Nikon and Microsoft Sign a Patent Licensing Agreement for Android Powered Cameras

/ 5 years ago

Microsoft have signed an agreement with Nikon to enable the company to manufacture cameras powered by the Android OS. Microsoft have signed up with more than 1,000 licensing agreements via their IP licensing program. It includes companies such as Samsung LG, Acer, HTC and even recently with a German based company “Hoeft & Wessel” and Cat brand owner EINS.

Microsoft’s David Kaefer said, “Microsoft and Nikon have a long history of collaboration, and this agreement further demonstrates the value that both companies place on responsible IP licensing. Microsoft is proud to align with a leader in the digital camera industry to license Android technology for the benefit of Nikon’s customers.”

The amount of the specifics in the agreements are not disclosed, but as TNW indicated, it is believed that Samsung pays $10-$15 per unit to Microsoft., but this isn’t the first time a company is powering up their cameras with the Android OS. Samsung released their android powered Galaxy camera some months ago, whereas Poloroid showed off their non-working prototype iM836 camera with interchangeable lenses and android powered OS, said to be priced around $350 USD.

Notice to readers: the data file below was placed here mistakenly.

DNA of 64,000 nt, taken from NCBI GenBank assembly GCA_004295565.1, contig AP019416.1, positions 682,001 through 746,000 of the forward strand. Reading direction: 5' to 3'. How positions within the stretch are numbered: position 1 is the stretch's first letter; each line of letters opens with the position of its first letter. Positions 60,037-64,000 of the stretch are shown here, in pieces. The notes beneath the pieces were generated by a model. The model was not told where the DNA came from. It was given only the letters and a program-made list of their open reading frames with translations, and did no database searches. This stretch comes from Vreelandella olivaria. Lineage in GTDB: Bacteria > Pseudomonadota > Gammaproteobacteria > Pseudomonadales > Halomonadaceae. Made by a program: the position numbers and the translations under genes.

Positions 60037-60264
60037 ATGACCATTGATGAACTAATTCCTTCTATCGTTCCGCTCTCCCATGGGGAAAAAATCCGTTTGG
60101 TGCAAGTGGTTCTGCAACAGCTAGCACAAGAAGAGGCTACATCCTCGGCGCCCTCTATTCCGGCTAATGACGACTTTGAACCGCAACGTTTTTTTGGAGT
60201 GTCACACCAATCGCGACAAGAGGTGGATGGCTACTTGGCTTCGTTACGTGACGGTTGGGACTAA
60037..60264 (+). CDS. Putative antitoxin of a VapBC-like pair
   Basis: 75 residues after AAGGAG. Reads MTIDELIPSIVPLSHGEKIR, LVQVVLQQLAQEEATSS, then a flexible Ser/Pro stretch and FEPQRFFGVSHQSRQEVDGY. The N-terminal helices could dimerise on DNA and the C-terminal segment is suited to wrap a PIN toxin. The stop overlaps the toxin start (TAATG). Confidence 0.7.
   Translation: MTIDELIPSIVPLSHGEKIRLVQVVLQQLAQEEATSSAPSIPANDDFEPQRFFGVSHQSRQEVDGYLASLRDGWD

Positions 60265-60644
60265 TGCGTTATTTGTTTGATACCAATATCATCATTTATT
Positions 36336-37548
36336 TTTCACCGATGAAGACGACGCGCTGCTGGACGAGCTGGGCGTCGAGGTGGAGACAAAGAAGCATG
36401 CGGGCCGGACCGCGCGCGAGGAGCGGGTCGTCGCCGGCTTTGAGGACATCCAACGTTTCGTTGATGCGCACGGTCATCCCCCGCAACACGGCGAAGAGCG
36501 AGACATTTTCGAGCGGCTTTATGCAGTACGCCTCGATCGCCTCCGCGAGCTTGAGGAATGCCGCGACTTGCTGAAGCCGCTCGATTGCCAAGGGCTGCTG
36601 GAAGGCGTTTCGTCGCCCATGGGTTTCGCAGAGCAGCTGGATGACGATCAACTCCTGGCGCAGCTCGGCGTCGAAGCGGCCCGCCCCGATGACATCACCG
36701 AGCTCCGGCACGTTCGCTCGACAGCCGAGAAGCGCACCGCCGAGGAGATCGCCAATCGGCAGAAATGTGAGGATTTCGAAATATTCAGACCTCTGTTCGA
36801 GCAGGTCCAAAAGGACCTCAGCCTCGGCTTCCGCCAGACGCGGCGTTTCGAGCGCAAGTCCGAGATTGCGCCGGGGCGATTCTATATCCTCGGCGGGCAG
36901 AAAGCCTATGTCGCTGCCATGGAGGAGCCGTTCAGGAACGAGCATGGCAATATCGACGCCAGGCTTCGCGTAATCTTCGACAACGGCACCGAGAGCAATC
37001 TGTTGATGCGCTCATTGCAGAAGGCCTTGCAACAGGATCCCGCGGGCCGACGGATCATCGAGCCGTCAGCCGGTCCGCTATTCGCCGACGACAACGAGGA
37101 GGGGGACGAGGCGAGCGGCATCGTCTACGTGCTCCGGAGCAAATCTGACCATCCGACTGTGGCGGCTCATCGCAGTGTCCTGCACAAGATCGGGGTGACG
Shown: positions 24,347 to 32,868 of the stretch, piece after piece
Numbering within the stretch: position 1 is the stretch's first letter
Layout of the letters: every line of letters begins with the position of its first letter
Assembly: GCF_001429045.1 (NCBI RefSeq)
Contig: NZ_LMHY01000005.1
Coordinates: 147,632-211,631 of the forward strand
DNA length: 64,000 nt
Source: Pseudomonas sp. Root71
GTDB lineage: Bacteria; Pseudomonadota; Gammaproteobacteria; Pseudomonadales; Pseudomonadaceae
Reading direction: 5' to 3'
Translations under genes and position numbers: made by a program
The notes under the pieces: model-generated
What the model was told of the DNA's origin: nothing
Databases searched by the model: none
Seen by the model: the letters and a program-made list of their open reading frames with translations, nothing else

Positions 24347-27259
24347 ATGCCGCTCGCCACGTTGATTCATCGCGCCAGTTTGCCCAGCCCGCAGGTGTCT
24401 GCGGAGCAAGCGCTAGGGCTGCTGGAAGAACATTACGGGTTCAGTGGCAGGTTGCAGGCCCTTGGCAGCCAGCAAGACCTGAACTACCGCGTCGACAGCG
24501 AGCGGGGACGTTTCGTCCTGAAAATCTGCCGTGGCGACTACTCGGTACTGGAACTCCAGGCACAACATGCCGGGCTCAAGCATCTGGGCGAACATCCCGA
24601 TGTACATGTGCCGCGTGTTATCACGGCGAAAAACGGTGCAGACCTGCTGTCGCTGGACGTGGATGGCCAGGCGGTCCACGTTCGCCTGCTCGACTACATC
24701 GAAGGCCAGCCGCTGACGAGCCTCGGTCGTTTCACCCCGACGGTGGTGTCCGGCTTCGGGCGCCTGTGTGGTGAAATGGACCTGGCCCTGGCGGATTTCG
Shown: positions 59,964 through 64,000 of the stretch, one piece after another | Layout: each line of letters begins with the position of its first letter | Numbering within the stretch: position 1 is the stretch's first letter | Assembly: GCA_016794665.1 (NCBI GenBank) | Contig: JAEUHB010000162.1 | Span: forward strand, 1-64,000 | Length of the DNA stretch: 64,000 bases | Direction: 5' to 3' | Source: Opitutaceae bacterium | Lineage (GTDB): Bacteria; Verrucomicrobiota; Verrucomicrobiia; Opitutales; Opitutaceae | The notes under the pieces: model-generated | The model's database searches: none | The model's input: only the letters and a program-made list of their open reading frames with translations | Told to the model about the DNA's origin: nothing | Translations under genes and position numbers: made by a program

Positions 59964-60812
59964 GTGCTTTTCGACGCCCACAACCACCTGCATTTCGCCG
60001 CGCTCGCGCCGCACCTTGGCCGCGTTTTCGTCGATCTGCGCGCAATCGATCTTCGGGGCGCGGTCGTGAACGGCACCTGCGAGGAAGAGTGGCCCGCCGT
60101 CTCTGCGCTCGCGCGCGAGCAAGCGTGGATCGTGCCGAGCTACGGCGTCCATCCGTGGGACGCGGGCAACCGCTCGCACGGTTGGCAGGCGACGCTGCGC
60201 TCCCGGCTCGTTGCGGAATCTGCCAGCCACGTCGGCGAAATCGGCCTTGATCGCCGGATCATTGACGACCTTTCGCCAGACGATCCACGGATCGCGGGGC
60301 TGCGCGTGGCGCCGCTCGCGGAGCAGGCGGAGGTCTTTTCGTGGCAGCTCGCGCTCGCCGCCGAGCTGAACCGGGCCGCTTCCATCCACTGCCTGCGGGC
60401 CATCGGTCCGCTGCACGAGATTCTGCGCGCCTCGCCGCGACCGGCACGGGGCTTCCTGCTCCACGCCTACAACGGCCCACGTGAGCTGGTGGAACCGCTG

More and more companies are looking forward to shift their attention towards smart cameras where it can connect to the internet and looking at the trends as of now, it only makes sense that many will consider Android as their natural choie of OS.

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If you’re wondering why would a company need to pay Microsoft any form of royalty if Android (an open source OS) belongs to Google? Two words: Patent Claims. It’s because of this and the way the patent system works, together with the potential that Android OS has, many companies have no choice but to sign licensing agreements with Microsoft to protect themselves against patent infringement lawsuits.

If one is looking this way, any products backed by the Android OS will in turn make money for Microsoft for practically doing nothing other than owning a patent. As of now, Android powers up multiple tablets and phones from many manufacturers irrespective of the tier, followed by cameras. Who knows? Many would see the potential of it to have it in NAS products or routers? Microsoft will earn a lot more money if and when that happens.

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